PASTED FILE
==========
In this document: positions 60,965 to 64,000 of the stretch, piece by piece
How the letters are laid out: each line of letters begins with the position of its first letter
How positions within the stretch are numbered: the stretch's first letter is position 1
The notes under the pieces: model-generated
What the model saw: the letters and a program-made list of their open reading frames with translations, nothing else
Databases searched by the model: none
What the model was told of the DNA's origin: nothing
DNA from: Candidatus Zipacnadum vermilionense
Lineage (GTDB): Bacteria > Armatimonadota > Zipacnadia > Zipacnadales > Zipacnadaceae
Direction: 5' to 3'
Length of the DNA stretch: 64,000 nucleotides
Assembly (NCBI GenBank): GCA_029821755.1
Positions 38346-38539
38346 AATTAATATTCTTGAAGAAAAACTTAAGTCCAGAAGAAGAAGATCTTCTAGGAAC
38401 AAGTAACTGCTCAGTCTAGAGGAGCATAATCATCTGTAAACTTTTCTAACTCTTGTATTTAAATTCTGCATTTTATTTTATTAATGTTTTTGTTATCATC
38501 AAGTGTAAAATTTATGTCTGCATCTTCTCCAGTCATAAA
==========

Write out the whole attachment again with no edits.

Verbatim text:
In this document: positions 60,965 to 64,000 of the stretch, piece by piece
How the letters are laid out: each line of letters begins with the position of its first letter
How positions within the stretch are numbered: the stretch's first letter is position 1
The notes under the pieces: model-generated
What the model saw: the letters and a program-made list of their open reading frames with translations, nothing else
Databases searched by the model: none
What the model was told of the DNA's origin: nothing
DNA from: Candidatus Zipacnadum vermilionense
Lineage (GTDB): Bacteria > Armatimonadota > Zipacnadia > Zipacnadales > Zipacnadaceae
Direction: 5' to 3'
Length of the DNA stretch: 64,000 nucleotides
Assembly (NCBI GenBank): GCA_029821755.1
Positions 38346-38539
38346 AATTAATATTCTTGAAGAAAAACTTAAGTCCAGAAGAAGAAGATCTTCTAGGAAC
38401 AAGTAACTGCTCAGTCTAGAGGAGCATAATCATCTGTAAACTTTTCTAACTCTTGTATTTAAATTCTGCATTTTATTTTATTAATGTTTTTGTTATCATC
38501 AAGTGTAAAATTTATGTCTGCATCTTCTCCAGTCATAAA